All of these businesses found success by narrowing their focus to one specific market segment. Once they had traction they were able to extend their reach and re-purpose their product to a new market, but their primary vision always goes back to their target market.
The lesson here is that while it's always good to think big if you want to be successful you need to focus on the smaller targets. Because once you find your niche and own it, there is going to be some flexibility to explore other products or markets as long as we remember to stay true to the mission.
1. Find your niche and own it
There is no reason products can't be repackaged for other markets
2. Be flexible
Need help with business development, strategic planning, or marketing? NH Business Guild has many tools and programs to help you jump start your New Hamspshire business.
Forget about products, sell solutions...
3. Stay true to your mission
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Cover Photo Kid's Blocks by Marta Dehnel on freeimages.com
p. 5 Photo by Stephen Ellis on Unsplash
p. 8 Photo by rawpixel on Unsplash
p. 13 Photo Court Building by Claire Anderson on Unsplash
p. 14 Photo by Icons8 team on Unsplash
p. 18-21 Photos provided by author
p. 22-23 Photos provided by Coworking House
p. 24-25 Photos provided by CoWERC of Londonderry
p. 26 Photo by Bruce Mars on Unsplash
NH District Small Business Administration: Free online tools, articles, and links to partner resources.
Center for Women & Enterprise: Free and budget-friendly classes and workshops
NH Small Business Development Center (NHSBDC): Free online tools, budget-friendly mentoring & business advice.
Veterans Business Outreach Center for New England: Free resources for veterans, active duty service personnel, and their spouses interested in starting or expanding their own business. Includes information about how to start a business, business planning, funding, and other general business topics.
Live Free and Start: Live Free and Start is a collaboration between the Governor's office and the private sector. They offer many free resources for local small business owners looking to start or grow their business in the Granite State. This is a great resource for anyone looking to prepare or seek outside funding.
p. 27 Photo from photocamdavis on freeimages.com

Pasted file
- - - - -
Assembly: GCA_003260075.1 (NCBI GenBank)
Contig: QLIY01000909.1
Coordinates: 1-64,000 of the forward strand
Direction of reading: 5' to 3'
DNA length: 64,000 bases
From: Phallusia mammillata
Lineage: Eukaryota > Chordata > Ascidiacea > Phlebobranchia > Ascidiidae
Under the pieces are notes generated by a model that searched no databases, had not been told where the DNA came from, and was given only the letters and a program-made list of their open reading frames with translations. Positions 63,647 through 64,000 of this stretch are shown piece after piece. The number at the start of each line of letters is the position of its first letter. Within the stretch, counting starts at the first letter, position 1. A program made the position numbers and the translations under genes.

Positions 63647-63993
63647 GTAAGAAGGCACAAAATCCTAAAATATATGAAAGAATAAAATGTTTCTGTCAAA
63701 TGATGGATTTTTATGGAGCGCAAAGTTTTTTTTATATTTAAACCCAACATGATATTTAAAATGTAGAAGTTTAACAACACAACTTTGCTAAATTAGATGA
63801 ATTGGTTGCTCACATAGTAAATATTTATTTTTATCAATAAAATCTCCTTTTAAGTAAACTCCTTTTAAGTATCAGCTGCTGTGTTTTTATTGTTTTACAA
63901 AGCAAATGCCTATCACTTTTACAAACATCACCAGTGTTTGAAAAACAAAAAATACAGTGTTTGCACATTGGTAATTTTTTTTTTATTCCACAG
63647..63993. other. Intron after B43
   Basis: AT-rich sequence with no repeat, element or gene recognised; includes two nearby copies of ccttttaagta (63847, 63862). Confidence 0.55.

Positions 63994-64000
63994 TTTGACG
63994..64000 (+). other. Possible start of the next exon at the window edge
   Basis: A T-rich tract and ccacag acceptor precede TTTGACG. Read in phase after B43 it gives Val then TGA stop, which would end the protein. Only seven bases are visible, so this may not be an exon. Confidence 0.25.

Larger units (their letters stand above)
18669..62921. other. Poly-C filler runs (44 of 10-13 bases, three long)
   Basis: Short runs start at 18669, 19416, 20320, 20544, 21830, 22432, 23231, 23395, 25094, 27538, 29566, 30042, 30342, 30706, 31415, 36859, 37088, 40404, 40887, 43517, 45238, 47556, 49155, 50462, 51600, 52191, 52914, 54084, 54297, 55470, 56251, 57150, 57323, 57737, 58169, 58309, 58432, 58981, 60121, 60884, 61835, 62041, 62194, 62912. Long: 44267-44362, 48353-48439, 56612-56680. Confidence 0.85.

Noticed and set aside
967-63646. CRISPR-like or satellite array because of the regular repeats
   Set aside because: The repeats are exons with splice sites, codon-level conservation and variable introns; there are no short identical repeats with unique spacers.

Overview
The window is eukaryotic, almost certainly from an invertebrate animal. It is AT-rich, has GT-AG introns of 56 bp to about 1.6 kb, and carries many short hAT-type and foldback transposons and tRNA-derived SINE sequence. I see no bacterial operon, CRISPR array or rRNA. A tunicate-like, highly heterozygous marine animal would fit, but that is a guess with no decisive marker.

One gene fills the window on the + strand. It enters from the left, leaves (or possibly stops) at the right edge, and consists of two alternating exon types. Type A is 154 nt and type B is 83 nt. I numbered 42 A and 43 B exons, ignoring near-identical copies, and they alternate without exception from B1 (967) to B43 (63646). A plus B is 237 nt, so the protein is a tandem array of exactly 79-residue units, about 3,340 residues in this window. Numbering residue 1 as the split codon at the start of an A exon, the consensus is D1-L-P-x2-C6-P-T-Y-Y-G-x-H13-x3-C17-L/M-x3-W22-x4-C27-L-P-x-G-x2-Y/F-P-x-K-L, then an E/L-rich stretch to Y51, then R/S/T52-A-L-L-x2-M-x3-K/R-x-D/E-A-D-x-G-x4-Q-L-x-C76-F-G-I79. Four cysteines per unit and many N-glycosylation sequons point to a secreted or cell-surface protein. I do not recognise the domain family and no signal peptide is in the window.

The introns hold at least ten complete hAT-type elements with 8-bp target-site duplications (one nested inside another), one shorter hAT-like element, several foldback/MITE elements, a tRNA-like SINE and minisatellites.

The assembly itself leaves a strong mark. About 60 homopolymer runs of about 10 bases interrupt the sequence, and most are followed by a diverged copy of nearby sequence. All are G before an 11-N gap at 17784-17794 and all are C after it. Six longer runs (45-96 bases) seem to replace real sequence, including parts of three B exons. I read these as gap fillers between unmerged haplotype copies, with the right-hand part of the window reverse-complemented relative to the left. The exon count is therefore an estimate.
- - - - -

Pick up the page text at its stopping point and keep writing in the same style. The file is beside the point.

p. 30-33 Photo provided by author
p. 35 Time Clock photo by Fons Reijsbergen from freeimages.com
p. 38 Gorilla on Computer by Ryan McGuire on Gratisography.com
p. 44-45 Photos by Carol Robidoux from Manchester Ink Link
p. 46 Photo provided by author
p. 48-49 Photos by Jupiter Hall
p. 50 Photo by You X Ventures on Unsplash
Business Mentoring & Planning
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WBC Office Suites: Conference room, meeting, office and desk space.
Jupiter Hall: Meeting and event space.
Coworking House (CoHo): Conference room, meeting, office and desk space.
CoWERC of Londonderry: Conference room, meeting, office and desk space.
For a small state New Hampshire has an abundance of free and low-cost resources for startups and small business owners. Here is a short list of organizations who offer classes, tools, and one-on-one mentoring to help you with your business challenge.
Business Meeting & Event Space
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Promote YOUR Business in Flackery!
Flackery is now accepting YOUR featured posts & sponsored content!
Ed Carter, CPA
Get the biggest bang for your buck with a digital ad in Flackery!
The great thing about a digital publication is that your ads are digital too. This means your ad isn't limited to basic content and contact information.
Link to Website, Landing Pages & Social Media Platforms
Embed Digital Media (Video, Audio)
Coupon Codes, Special Offers & More!
Even better, your Flackery ad is shareable, pinnable content that is available 24/7. All it takes is a few shares and the potential audience is exponential.
When was the last time a print ad did that?
No time to write? No problem!
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Not only will the article be included in Flackery, this is original content you can share with clients, on your website & social media!
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It doesn't take a rocket scientist to figure out that a stagnant mind leads to stagnant ideas which lead to stagnant sales.
Don't worry, you don't have to go back to school, learn a new trade or anything over the top to stay relevant. Sometimes something as simple as learning a new skill or finding a new way to use an old one is enough to get your creative juices flowing and your business moving forward.
Business Rule #13: Learn something new